This system monitors 146.700 simplex on 2 meters and 438.150 on UHF for SSTV transmissions from mobile units or remote locations throughout the greater Los Angeles area 24 hours a day . The picture transmission can be followed by an APRS Mic-E packet data burst containing GPS-based position information. The SSTV picture is received at my fixed station in Pasadena, California, decoded, and automatically uploaded to this website.
If the SSTV transmission is followed by APRS data, the packet burst is decoded and the position plotted on a map. This map, showing where the picture was sent from, is uploaded to the website along with the picture. If no APRS packet data is received, the map will show the location of my APRN receive site in Pasadena instead of the sender's location.
NOTE: The simplest way to combine SSTV and APRS transmission is to use a Kenwood D700 or D710 transceiver with built-in APRS capability. Feed the SSTV signal into the rear-panel 6-pin mini-DIN "DATA/PACKET" connector (details here) of the radio. Use the radio's configuration menu to set the APRS beacon mode to "PTT" instead of the usual "AUTO" mode. In this mode, an APRS position burst is sent each time the radio is unkeyed after a voice transmission. Each time your SSTV hardware or software keys up the radio to send a picture, an APRS position burst in Mic-E format will be sent automatically after the end of the picture transmission.
An alternative would be to use a Byonics TinyTrack encoder (details here) set to Mic-E mode, with any VHF or UHF FM radio. Connect the Tiny Track's TX audio out in parallel with the SSTV TX audio into the radio's mic jack (or mini-DIN DATA/PACKET connector if the radio has one).
correct for errors in the send and receive sample rate of computer sound
systems used in SSTV is essential. If not corrected, SSTV pictures WILL
be transmitted slanted, lose sync or even fail to display at all in the
other stations software. Numerous images shown on the
APRN server are slanted because the transmitting station HAS NOT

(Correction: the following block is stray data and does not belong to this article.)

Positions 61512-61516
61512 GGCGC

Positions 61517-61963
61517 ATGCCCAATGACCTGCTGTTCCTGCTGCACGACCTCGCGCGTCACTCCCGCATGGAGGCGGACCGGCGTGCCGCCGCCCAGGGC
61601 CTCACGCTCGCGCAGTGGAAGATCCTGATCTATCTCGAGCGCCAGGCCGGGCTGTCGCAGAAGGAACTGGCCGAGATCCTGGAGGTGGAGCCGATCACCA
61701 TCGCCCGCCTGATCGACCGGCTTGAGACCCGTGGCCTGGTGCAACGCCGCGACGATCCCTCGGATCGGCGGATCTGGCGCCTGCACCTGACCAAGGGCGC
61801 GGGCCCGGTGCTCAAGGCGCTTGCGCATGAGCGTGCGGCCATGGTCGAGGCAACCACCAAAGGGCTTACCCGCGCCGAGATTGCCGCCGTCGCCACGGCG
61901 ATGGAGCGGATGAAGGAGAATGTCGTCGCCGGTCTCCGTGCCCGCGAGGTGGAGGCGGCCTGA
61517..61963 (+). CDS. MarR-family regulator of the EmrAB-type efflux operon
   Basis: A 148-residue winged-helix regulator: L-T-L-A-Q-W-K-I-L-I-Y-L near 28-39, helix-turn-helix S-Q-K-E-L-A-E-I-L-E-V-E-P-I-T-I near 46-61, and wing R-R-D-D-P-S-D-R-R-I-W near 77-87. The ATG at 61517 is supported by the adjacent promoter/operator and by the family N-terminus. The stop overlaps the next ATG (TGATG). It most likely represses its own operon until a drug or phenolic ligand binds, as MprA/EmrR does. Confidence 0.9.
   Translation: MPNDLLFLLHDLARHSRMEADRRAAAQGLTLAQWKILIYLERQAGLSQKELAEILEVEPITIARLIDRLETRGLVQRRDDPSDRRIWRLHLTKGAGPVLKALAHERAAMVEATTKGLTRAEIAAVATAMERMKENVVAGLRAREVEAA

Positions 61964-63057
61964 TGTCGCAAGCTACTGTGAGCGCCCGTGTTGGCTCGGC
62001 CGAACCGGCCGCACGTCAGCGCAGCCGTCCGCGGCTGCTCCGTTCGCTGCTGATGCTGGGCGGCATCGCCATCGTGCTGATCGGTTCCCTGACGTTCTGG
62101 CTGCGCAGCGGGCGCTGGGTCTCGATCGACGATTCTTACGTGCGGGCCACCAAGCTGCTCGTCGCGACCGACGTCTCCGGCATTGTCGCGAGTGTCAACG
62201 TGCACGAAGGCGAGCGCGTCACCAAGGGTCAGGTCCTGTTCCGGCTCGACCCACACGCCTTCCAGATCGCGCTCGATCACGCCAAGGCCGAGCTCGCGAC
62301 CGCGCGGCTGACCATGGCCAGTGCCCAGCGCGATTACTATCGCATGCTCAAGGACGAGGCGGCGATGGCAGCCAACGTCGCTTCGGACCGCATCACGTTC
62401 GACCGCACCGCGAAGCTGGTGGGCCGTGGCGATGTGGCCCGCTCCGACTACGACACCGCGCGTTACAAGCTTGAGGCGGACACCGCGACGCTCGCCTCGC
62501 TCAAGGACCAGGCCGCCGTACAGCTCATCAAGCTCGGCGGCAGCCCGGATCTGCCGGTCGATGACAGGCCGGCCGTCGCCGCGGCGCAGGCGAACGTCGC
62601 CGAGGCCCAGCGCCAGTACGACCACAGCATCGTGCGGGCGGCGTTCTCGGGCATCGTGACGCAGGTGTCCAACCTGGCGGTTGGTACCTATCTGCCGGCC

CALIBRATED their sound card properly. The 96K Windows-based
calibration utility, downloadable below, will measure the RX and TX errors
and yield a number that can be entered into the correction dialog boxes
present in every SSTV program. Note that this program may have
to run for 15-30 minutes before converging on a final error
value. Utility courtesy of the
MixW software development group at http://mixw.net
The system consists of APRN software by KB2SCS, mmSSTV , and UI-View32 all running on a VIA EPIA-TC micro-ITX 12VDC-powered motherboard. My ham radio "SuperServer" system that combines the computer, TNCs, radios and interfaces into a single package is described here.
Receive audio from a 2M FM transceiver is coupled into the PC's sound input through a homebrew soundcard interface described elsewhere on this site for SSTV reception. The same audio is also coupled into a Kantronics KPC3+ TNC connected to the PC's serial port to decode the APRS packet bursts. The received SSTV image is automatically saved as a JPG file to the PC's hard disk. The screen showing the map with the APRS position report (if sent) is captured and saved to a 2nd JPG file.
The APRN application updates an HTML file listing the time and date of each picture. It then uploads all three files (the 2 JPGs and the HTML file) to my website via a cable modem connected to the PC's built-in Ethernet interface.
The machine described below was formerly used in the APRN system. It has been superseded by the "SuperServer" described above.
This is a complete desktop PC in a package barely
larger than 4 CD jewel cases stacked on top of each other. This machine has a 1 GHz
Celeron processor, 256MB RAM, 60 GB hard drive, built-in 100MB/sec Ethernet interface,
built-in 56K modem, XGA and S-video outputs, sound system with built-in speaker and
hardware volume control, standard PS/2 mouse and keyboard inputs, 2 USB ports and 24X
The MiniBook is based on laptop-type hard drives, small-outline DIMM memory, and slimline CD drives -- you can think of it as a "laptop without a display". The unit is made in Taiwan and is distributed in the US by Cappuccino Computer (US arm of the manufacturer). The Pentium 4 descendents of my PC are described on this page of the site.
The unit is powered from a laptop-style external power "brick" and only draws about 24 watts -- perfect for 24/7 operation. I power it using a 12-VDC-in/18 VDC-out "laptop car adapter" running off my ham shack 12VDC battery plant/charger system for totally uninterruptible power.